Selling Your Book to Agents and Publishers: Making Sure They Recognize Your Name Before Your Query Hits Their Inbox by Raimey Gallant

Please help me welcome Raimey Gallant to Writer’s Fun Zone as she shares with us  “Selling Your Book to Agents and Publishers: Making Sure They Recognize Your Name Before Your Query Hits Their Inbox.” Enjoy!


Agent and publisher inboxes. Each a gorge flooded daily by a storm of new emails.

From what I’ve read, it is not uncommon for agents/editors to receive hundreds of new queries a month.

But before we get to the 5 tactics that will help make your name recognizable to agents and publishers, let’s talk about query batch size.

The main reason to query in smaller batch sizes—say 5 to 10 people at a time—is so that if the response is negative or non-existent, you can adjust your pitch and still have a large pool left to query to.

The added advantage as it relates to the strategies presented here is that the smaller the batch size, the more manageable these tactics become.

It should go without saying, the following are only suggested for agents and publishers who are open to unsolicited materials.

  • 1. Be fresh in their minds: Two-ish days before you hit send on a query letter, go follow the agent or publishing house in question across their social media sites. That way, there’s more chance they’ll recognize your name when your query letter lands in their inbox. Agents and publishers are unlikely to follow you back, so make sure you don’t accidentally unfollow them. Why not longer than two days? Because you want your name fresh in their minds. Why not less than two days? Because you don’t want your query letter clumped together in their inbox with your new follow notifications—they may accidentally delete your query letter if they think they’re deleting a string of social-media related notifications.
  • 2. Play the long game: It can take months for agents to get to your query. On Twitter, add recently queried agents and publishers to a Twitter List. You can access this feature from the gear icon on your profile. Lists let you view the tweets of a select group of people. This will make it easy to like/retweet their tweets, so you remain a recognizable name until they find time to read and respond to your query.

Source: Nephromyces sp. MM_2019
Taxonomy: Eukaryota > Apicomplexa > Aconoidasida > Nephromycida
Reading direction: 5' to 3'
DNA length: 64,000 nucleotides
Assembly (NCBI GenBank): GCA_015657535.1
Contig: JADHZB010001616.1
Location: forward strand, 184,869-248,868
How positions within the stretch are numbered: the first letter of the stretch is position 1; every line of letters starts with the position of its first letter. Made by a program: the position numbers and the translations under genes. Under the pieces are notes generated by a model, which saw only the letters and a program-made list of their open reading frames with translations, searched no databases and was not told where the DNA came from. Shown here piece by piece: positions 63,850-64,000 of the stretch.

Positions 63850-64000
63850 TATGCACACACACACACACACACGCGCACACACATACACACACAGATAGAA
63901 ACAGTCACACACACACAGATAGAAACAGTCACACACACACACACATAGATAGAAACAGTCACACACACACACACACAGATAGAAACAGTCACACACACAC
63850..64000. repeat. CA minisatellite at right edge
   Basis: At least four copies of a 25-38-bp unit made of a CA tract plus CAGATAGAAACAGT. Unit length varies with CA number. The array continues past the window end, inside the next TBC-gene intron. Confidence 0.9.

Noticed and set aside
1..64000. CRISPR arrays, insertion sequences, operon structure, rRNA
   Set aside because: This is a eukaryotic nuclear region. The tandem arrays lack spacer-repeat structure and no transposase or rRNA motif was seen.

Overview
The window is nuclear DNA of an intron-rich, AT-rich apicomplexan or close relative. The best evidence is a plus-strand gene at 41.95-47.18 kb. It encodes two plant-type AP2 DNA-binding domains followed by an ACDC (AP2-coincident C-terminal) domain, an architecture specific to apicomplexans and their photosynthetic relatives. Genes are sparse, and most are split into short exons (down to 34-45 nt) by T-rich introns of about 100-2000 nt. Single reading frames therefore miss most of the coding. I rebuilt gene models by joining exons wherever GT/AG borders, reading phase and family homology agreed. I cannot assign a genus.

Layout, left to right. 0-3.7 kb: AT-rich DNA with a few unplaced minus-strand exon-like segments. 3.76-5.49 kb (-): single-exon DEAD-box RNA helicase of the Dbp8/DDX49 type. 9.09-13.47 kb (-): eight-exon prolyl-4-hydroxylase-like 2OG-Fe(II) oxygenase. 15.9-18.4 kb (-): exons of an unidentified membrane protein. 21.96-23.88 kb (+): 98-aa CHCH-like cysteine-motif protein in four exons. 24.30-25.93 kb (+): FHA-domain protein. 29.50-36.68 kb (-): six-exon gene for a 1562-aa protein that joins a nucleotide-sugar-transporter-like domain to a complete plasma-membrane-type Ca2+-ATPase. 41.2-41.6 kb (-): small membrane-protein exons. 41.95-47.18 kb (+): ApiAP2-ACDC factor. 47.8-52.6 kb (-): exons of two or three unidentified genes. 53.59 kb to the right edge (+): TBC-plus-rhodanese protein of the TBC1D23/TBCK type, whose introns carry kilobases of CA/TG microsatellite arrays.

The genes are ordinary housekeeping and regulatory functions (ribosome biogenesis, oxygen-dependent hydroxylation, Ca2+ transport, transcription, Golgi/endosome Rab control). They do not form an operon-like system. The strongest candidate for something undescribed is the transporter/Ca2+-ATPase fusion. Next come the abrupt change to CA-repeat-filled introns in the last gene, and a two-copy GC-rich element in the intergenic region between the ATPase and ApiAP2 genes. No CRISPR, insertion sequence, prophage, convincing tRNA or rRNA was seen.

• 3. Favorite their favorite things: How can you tell what an agent’s favorite thing is? By locating and reading their personal/professional blog. Like everyone else who blogs, they’ve put a significant amount of time into crafting these posts and will be more likely to remember those who take the time to like, share and comment. If you do share their post on social media, be sure to tag their handle (i.e. @raimeygallant).
  • 4. Get to know their wish lists: For each agent and editor you are planning on querying, visit their profiles on This is the host site for the ongoing Twitter Manuscript Wish List event in which agents and publishers tweet what they want to see in their inboxes. Review tweets from the past year, like a few and make note of one that fits with what you’ll be querying. The added benefit of taking this step is that agents want you to reference these tweets in the subject line of your query to them. Please do not tweet with this hashtag yourself, as it is only for agents and publishers.
  • 5. Lurk around the #askagent hashtag on Twitter: Throw questions up, like/retweet responses from agents, participate in scheduled #askagent events. You can do the same with the #askeditor and #askpub hashtags, but at the time of writing this, they’re relatively dormant. Though, that doesn’t mean they won’t reignite.



Raimey Gallant is a marketing and fundraising consultant who is currently writing a top secret, twisty crime thriller. If you want more advice from Raimey on marketing for authors, it’s probably a good idea to follow her WordPress blog, as well as her Twitter and Facebook pages.

If you’re brave enough, you can also check out what she’s up to on Tumblr, Goodreads, Pinterest, Wattpad, Instagram, Google+ and SnapChat.

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